Belted Kingfisher

Hey guys welcome back! Today’s bird, the belted kingfisher, is one of only two species of kingfisher found in North America. The other, the green kingfisher, is primarily found in Mexico and Central America, but their range does stretch north into extreme southern Texas, and sometimes Arizona. I think that’s why I love seeing the belted kingfisher; it’s a unique experience since it’s pretty much the only bird of its kind in this part of the world. There are plenty of kingfisher species in other parts of the world, some quite beautiful, but we have this one, and their pretty cool.

As the name might suggest, belted kingfishers feed primarily on fish, as well as crustaceans such as crayfish. They’re loud and make a sort of rattling sound. In fact, you’ll often hear them before you see them. They dive from flight, and sometimes from a hover, straight into the water. It really is a pretty cool sight. The belted kingfisher is unique for another reason too. See the picture at the top of this post? That kingfisher is mostly a grey-blue and has a “belt” of a chestnut brown. Well, believe it or not, that’s a female! The male of the species lacks the brown color, making it one of the rare bird species where the female is the more brightly colored of the two!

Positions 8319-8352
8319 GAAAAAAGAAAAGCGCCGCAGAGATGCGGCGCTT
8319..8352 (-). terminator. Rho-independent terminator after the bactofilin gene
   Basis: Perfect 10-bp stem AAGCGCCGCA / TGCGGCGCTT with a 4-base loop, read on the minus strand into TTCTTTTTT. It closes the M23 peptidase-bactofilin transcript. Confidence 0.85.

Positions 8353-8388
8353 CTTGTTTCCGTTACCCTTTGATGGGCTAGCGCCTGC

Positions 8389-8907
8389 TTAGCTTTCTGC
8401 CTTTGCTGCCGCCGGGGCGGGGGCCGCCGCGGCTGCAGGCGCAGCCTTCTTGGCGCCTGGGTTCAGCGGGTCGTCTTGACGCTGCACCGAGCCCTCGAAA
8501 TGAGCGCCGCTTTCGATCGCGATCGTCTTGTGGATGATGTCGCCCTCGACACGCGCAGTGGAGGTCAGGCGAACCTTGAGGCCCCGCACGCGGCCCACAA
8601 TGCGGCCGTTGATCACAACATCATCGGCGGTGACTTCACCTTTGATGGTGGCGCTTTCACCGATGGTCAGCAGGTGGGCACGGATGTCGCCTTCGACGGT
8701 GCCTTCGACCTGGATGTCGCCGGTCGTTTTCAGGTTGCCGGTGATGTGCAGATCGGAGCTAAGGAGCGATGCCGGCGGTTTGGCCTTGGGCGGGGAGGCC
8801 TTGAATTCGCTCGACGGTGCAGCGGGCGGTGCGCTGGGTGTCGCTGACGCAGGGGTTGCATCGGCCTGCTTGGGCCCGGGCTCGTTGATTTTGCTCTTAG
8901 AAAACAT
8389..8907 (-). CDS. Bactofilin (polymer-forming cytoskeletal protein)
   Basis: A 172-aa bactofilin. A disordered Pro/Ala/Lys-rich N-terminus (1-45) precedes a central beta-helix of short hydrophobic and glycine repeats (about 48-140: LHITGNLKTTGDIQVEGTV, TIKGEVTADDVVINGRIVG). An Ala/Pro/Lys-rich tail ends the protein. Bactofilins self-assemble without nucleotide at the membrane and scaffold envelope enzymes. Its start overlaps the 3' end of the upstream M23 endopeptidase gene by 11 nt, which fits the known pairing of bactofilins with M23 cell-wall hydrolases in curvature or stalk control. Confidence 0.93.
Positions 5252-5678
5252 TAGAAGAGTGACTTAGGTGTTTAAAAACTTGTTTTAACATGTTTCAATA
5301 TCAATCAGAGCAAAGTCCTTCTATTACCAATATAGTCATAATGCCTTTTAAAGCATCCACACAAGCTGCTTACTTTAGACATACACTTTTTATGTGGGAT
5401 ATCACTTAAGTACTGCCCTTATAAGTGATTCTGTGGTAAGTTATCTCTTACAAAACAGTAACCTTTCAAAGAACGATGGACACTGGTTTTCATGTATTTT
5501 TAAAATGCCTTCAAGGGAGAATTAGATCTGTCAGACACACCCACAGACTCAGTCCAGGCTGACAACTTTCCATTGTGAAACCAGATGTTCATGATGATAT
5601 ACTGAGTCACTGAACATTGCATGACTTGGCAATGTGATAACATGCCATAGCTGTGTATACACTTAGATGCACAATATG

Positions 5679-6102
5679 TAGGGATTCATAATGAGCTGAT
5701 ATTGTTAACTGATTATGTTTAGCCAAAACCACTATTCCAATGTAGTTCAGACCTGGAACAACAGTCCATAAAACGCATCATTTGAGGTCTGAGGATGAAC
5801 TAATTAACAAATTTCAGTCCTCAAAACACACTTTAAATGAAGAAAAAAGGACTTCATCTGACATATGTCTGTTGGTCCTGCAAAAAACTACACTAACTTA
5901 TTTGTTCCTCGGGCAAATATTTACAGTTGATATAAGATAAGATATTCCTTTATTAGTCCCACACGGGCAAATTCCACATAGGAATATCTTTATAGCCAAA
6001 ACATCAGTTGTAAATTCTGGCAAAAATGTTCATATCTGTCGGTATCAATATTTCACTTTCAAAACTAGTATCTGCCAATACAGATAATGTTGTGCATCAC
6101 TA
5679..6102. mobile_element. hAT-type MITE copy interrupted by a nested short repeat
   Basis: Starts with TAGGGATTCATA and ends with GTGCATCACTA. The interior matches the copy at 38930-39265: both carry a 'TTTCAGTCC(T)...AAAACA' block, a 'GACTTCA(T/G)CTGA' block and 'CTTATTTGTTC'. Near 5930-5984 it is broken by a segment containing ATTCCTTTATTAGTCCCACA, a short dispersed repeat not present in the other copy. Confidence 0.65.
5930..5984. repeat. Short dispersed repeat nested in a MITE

Belted kingfishers are year round residents throughout most of the U.S. and while common, they aren’t very plentiful. So while you may see one or two frequently, you typically won’t see more than that at any given time. I’ve seen them nearly everywhere I’ve birded, but I remember the first time I saw one (which is also to date the only time I’ve seen more than one together.) It was in Central Park, in an area called the Ravine. At the time, the Ravine was a small stream through a heavily wooded area (it’s since been dredged and widened), and I heard a kingfisher. I used the fact that I worked there, and was in uniform, to “allow” myself through the fence that protected the wooded area, and went searching. I got pretty deep in, and finally, through the thick branches of a fallen black willow, I saw not one, but two belted kingfishers! Funny how sometimes you remember the first time you saw a species, and other times you don’t. And with that, I think we’ll wrap it up for this time. Next time is a bird we’ve probably all have seen, even if very few of us have seen one up close. I’ll explain then, see you all then!

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